Pollution Decreases Globally As a Result of COVID-19 Restrictions


Diksha Walia

Several citizens of the Indian city of Punjab have noted that the Himalayas are visible from the city for the first time in 30 years. This is due to the reduction in pollution that has accompanied the stay at home orders that have been mandated in many countries all over the world.

Jake Bednarski, Contributing Writer

The spread of COVID-19 has captivated people all over the world, as the flu-like illness has caused national shutdowns and an overflow of patients in hospitals. Originating at a wet market in Wuhan in late December, the virus has spread to countries all over the world, and has especially rampaged Italy, China, and the United States. With the COVID-19 crisis intensifying, global leaders have issued “stay at home” orders to reduce the spreading of the disease. As the world enters a temporary shutdown, the reduction in overall human movement and the temporary closing of factories and other pollution emitters have decreased the amount of pollution in the air.

In India, this has certainly been the case. The highly populated country has six cities listed on the top 20 most polluted cities in the world, mostly resulting from high levels of vehicle exhaust, burning of biomass, and industrial factories. Prime Minister Narendra Modi of India ordered a three week stay at home mandate for all 1.3 billion citizens, which seems to have relieved pollution, as residents in Punjab report seeing the Himalayas for the first time in over 30 years. 

The shutdown effects are echoed across Europe, as researchers have reported that current air pollution is equal to what it was one year ago. The greatest decline has been in nitrogen dioxide, which has dropped nearly 50% in Paris, Milan, Madrid, and Rome. Nitrogen dioxide has been found to be the cause of numerous health and respiratory problems, and is mainly produced from vehicle emissions and power plants. Dutch scientists have noted that, “the measures in a large part of the world lead, among other things, to a sharp reduction in road traffic, air traffic, shipping and industrial activities. This in turn leads to a reduction in emissions of climate pollutants, such as carbon dioxide and nitrogen dioxide. The decrease in the amount of air pollution goes hand in hand with the decrease in economic activity.” 

At the source of the virus and the first country to limit population movement, China saw a 25% decrease in carbon dioxide emissions. This is very similar to the shutdown results in Southern California, where highways are infamous for bumper to bumper traffic. However, as California governor Gavin Newsom released a stay at home order on March 19, traffic has been almost non existent, as people have been working from home or not working at all. This has been mirrored in the latest pollution data, which one resident has tweeted, “air quality in SoCal right now isn’t good. It’s incredible. Like numbers from another era. It’s not just the rain. Having less traffic is making our city more livable.”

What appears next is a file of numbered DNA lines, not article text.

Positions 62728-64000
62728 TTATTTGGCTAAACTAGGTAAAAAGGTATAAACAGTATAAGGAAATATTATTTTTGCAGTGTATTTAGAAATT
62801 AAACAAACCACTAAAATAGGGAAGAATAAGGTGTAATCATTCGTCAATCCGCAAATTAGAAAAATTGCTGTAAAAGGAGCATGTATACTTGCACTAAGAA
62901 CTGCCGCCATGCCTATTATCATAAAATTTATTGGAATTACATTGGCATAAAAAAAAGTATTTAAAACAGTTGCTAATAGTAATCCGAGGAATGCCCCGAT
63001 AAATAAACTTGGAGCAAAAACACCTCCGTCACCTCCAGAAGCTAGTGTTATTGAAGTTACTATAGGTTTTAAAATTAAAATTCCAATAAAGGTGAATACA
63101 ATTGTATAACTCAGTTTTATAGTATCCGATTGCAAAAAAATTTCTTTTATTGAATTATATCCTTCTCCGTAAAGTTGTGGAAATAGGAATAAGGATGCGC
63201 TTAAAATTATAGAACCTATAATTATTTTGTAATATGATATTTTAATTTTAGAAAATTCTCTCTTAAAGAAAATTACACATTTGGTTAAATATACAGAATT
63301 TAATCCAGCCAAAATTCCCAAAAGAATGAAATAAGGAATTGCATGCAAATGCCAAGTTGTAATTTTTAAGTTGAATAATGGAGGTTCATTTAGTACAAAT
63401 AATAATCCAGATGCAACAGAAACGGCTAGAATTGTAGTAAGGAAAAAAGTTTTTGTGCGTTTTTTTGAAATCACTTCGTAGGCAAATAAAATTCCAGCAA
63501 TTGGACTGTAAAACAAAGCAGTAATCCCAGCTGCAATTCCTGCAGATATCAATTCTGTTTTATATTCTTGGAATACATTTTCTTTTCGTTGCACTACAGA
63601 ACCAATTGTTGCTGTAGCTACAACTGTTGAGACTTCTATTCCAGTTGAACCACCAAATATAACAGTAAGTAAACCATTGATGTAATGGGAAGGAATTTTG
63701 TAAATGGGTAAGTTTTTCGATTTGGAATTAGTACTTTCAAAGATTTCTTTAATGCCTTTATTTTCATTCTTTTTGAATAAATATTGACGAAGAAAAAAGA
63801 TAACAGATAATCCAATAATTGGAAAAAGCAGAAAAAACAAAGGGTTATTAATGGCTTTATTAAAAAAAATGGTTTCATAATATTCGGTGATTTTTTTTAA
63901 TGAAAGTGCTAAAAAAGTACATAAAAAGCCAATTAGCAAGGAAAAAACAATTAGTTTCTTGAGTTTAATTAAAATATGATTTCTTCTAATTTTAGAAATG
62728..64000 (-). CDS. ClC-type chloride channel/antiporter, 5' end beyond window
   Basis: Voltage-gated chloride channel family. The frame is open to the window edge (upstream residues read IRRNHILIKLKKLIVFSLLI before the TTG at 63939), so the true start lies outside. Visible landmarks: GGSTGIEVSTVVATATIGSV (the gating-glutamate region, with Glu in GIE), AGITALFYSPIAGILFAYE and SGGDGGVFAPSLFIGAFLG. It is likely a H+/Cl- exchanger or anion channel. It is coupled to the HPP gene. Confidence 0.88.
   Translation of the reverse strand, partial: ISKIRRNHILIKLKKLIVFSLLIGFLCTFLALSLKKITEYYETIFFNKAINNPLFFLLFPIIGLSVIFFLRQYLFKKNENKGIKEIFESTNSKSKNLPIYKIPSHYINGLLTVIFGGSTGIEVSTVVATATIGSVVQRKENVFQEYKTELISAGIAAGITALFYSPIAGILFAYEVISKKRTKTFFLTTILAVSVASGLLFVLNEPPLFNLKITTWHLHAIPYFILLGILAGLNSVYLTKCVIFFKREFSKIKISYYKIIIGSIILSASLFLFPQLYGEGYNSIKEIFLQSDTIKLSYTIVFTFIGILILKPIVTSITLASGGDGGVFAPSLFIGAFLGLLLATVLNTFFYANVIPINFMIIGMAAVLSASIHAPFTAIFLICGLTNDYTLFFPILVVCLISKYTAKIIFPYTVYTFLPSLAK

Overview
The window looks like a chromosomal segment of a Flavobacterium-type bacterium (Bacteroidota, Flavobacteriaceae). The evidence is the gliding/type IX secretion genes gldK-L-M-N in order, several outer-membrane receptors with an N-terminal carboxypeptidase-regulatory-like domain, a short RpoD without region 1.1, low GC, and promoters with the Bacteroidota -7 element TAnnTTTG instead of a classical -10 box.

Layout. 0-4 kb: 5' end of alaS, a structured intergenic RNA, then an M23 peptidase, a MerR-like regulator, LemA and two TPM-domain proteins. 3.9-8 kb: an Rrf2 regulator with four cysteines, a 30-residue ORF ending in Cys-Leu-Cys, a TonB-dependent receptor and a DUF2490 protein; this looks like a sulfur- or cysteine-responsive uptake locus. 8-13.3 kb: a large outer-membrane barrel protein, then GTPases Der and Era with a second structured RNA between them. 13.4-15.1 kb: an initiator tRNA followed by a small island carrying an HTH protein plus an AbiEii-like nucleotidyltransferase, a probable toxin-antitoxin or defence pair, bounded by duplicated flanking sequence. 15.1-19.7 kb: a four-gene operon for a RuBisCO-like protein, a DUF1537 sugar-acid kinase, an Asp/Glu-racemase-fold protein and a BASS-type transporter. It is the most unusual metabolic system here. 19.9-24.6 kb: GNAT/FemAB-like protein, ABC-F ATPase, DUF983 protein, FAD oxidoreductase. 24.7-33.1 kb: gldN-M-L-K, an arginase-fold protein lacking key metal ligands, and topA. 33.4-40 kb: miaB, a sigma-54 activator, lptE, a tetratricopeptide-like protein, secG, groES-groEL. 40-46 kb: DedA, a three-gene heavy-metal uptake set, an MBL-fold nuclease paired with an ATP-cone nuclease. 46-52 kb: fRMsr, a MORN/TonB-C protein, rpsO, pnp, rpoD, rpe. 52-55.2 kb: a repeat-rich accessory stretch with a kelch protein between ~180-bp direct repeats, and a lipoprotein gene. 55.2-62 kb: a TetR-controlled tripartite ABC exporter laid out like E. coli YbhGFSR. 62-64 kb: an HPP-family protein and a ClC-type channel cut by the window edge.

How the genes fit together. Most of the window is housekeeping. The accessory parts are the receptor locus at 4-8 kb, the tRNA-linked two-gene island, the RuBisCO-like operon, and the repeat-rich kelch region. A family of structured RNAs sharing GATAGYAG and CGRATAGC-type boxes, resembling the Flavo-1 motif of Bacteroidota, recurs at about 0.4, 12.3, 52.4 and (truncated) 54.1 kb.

As the measures to take on this pandemic have visibly improved air quality across the world, it poses the opportunity to maintain such numbers. With modern day technology more available to the public as it has ever been, the ability to work from home has increased dramatically.

The same could be said for schools, as educators have had to provide materials over websites such as Google Classroom, Edmodo, Khan Academy, Quizizz and other educational platforms. Jack Libby, a sophomore at Hingham High School, has reservations about the current program. “It’s ok,” he noted. “The problem is, it’s like we are going to school, without all the benefits of school. We can’t see our friends, we can’t hang out at lunch, no physical education, no group work. It’s all independent stuff. Without a doubt though, this will be the pinnacle of not only mine, but the majority of students’ high school experience. Long term will be a challenge if that is our future, but I believe that many, like myself, have enough in them to push through it, at least until the end of this year.”

Many students agree that the interface will have to be improved for this new reality to be viable in the future, including website Zoom, and the ability to talk with teachers would be easiest if not over email. Until then, it looks like schools and work will resume normally after the end of the outbreak, and pollution levels will inevitably increase with the recommencement of the morning and afternoon rush hours.